This volume of essays contains some of the best recent work on the Victorian missionary and explorer David Livingstone (1813–1873), gathered together for the bicentenary of his birth. The following introduction delineates ‘Livingstone Studies’ as a field of research and directs attention to its inherently interdisciplinary nature. It summarises the various papers in the collection, gathered together under the two broad thematic categories of ‘writing’ and ‘remembrance’. Additionally, this introduction argues that the papers speak well beyond their Livingstone focus. In the first section scholars are directed to the margins of empire, as the articles articulate the importance of ‘peripheral’ spaces and intercultural interaction in shaping Victorian identities and geographical and imperial knowledge. The analytic approach and broader context of the papers, moreover, as they delve into the archive of exploration, will be of general interest to scholars of print culture and travel literature. The second section extends the collection’s value beyond the nineteenth century altogether. For those interested in reception and reputation studies, the detailed examination of one heroic reputation will offer productive ways for thinking about the legacies of public figures.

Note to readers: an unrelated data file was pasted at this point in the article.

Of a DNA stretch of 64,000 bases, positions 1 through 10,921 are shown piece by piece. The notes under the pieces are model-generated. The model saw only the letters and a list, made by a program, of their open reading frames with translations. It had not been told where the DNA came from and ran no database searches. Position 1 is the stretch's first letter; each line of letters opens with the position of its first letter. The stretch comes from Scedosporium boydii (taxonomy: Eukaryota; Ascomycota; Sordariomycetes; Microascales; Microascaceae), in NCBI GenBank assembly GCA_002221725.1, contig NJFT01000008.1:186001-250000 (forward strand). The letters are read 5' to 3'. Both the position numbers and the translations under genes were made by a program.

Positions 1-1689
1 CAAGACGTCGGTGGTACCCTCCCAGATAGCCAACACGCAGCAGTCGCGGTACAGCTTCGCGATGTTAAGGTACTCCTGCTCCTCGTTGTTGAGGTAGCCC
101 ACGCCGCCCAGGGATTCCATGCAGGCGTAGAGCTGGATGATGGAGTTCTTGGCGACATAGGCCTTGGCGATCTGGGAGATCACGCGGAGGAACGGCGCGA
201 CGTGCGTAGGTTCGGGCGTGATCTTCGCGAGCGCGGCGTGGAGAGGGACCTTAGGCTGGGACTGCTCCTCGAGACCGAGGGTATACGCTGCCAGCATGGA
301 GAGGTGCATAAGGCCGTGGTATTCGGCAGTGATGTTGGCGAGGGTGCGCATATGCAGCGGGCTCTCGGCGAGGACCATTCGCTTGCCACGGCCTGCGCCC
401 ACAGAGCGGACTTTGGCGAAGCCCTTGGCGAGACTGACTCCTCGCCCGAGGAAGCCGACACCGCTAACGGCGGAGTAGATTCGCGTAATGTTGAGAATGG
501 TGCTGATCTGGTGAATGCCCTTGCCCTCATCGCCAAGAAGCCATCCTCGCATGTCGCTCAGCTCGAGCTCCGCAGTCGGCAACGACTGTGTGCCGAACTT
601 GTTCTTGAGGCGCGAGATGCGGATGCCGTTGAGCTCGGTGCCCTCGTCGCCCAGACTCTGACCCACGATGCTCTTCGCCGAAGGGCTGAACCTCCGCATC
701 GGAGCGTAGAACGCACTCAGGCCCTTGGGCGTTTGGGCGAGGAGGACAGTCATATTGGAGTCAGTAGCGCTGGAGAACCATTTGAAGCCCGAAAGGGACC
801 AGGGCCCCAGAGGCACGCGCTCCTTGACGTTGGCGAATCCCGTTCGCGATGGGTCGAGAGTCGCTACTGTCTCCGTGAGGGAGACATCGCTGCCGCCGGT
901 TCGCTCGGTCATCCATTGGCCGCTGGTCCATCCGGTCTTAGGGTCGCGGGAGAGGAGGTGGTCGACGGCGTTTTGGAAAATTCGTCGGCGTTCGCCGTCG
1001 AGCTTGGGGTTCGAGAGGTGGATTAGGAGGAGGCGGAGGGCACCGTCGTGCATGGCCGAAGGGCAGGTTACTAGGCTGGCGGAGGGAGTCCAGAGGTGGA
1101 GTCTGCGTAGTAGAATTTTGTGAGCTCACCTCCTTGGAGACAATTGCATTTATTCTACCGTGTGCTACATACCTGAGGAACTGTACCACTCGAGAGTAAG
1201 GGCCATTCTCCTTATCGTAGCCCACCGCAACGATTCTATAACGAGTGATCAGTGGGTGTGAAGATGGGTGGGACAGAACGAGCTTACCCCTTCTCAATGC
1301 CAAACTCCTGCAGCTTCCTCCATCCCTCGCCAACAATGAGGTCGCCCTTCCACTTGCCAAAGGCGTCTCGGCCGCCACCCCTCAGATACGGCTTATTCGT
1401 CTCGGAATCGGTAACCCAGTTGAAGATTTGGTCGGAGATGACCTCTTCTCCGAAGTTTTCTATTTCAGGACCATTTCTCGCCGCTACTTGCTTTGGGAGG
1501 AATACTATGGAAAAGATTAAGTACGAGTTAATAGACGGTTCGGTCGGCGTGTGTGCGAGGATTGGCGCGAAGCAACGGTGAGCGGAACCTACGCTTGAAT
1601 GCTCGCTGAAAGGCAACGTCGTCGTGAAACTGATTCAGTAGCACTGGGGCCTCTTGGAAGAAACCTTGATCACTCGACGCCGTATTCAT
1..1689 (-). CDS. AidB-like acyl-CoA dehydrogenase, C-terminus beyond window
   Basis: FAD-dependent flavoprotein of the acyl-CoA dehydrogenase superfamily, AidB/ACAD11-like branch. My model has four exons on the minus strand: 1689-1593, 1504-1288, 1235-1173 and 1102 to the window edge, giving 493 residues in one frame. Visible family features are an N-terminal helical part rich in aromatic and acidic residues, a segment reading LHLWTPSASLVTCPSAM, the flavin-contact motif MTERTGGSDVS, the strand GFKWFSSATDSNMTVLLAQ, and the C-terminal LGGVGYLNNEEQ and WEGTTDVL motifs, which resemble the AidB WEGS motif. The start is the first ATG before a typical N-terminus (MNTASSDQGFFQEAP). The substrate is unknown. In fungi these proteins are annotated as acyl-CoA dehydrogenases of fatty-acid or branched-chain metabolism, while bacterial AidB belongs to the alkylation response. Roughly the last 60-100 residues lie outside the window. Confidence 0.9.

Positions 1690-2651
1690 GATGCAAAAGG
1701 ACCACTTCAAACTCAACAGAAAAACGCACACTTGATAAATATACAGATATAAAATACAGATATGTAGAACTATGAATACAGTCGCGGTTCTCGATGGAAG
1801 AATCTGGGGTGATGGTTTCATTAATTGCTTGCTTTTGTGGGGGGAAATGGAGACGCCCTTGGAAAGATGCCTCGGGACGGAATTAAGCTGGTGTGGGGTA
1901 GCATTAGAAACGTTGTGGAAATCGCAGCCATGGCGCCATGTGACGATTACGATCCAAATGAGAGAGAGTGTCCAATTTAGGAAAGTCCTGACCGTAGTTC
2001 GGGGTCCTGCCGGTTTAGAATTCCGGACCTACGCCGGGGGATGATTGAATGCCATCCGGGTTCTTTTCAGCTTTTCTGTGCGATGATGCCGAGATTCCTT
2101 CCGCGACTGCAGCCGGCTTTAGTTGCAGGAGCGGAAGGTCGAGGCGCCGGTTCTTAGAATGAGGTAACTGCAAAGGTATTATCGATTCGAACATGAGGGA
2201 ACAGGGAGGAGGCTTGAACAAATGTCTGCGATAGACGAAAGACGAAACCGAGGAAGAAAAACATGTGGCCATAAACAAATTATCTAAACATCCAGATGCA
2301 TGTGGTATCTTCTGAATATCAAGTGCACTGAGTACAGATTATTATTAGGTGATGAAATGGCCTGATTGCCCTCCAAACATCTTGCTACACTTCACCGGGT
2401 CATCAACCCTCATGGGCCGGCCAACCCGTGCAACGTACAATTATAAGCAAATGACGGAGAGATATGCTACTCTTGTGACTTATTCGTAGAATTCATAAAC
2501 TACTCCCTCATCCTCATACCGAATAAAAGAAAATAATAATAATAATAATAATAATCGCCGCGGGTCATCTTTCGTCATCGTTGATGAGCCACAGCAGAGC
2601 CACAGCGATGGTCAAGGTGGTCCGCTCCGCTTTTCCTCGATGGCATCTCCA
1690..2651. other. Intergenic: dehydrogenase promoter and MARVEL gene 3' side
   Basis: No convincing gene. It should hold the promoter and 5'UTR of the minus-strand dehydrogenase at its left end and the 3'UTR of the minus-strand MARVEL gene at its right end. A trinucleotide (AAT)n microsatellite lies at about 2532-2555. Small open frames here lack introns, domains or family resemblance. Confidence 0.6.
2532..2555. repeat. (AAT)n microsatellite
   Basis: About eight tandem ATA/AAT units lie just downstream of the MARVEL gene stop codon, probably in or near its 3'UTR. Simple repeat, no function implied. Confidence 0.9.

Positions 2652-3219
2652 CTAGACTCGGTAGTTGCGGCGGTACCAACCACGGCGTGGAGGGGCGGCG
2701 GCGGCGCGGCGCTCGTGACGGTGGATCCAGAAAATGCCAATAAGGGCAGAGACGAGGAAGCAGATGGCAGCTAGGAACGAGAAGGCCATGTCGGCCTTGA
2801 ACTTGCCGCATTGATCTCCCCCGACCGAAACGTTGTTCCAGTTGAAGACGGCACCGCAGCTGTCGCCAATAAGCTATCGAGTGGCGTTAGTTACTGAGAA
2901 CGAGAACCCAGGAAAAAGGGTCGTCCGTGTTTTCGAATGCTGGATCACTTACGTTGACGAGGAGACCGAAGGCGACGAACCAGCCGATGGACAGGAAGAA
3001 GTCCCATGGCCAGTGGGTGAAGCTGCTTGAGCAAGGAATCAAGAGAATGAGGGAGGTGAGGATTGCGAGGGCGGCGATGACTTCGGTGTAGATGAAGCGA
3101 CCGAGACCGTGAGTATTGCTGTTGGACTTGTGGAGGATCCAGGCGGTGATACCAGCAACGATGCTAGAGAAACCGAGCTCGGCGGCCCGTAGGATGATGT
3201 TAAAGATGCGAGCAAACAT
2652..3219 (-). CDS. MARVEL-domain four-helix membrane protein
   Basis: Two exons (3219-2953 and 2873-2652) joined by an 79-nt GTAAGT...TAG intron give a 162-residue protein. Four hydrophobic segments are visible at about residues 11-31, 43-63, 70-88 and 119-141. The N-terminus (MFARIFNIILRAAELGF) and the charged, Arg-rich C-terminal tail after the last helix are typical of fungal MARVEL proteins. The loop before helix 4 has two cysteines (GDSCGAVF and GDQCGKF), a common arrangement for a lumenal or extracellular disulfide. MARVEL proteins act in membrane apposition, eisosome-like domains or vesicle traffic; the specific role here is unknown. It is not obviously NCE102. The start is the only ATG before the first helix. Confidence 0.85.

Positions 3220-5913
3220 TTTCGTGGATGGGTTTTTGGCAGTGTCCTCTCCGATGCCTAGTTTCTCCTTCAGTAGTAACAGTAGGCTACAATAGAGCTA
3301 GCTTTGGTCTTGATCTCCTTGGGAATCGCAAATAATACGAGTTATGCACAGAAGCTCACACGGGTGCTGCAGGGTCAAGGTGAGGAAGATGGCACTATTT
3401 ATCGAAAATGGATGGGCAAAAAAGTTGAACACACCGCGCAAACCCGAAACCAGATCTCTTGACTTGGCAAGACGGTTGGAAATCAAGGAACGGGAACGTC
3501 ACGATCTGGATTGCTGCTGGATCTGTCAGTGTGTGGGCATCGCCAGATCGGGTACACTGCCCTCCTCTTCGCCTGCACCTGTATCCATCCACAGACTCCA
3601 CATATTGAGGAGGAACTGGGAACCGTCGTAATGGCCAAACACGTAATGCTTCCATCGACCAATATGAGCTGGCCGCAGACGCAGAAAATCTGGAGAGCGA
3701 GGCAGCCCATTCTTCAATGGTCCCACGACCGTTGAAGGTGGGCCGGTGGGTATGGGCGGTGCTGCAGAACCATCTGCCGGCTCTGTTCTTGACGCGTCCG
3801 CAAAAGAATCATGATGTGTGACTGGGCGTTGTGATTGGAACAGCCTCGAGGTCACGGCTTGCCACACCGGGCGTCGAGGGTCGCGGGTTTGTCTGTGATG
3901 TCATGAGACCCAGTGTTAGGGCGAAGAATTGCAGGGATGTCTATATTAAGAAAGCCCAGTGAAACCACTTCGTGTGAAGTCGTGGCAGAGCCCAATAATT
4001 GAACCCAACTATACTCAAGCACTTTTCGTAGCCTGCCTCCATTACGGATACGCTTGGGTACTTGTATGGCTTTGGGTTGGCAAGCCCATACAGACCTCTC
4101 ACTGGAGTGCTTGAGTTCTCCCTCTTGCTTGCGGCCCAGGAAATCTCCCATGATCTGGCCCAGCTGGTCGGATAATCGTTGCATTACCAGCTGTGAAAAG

|Number of pages||13|
|Journal||Scottish Geographical Journal|
|Publication status||Published - 2013|
- David Livingstone
- H. M. Stanley
- Travel Writing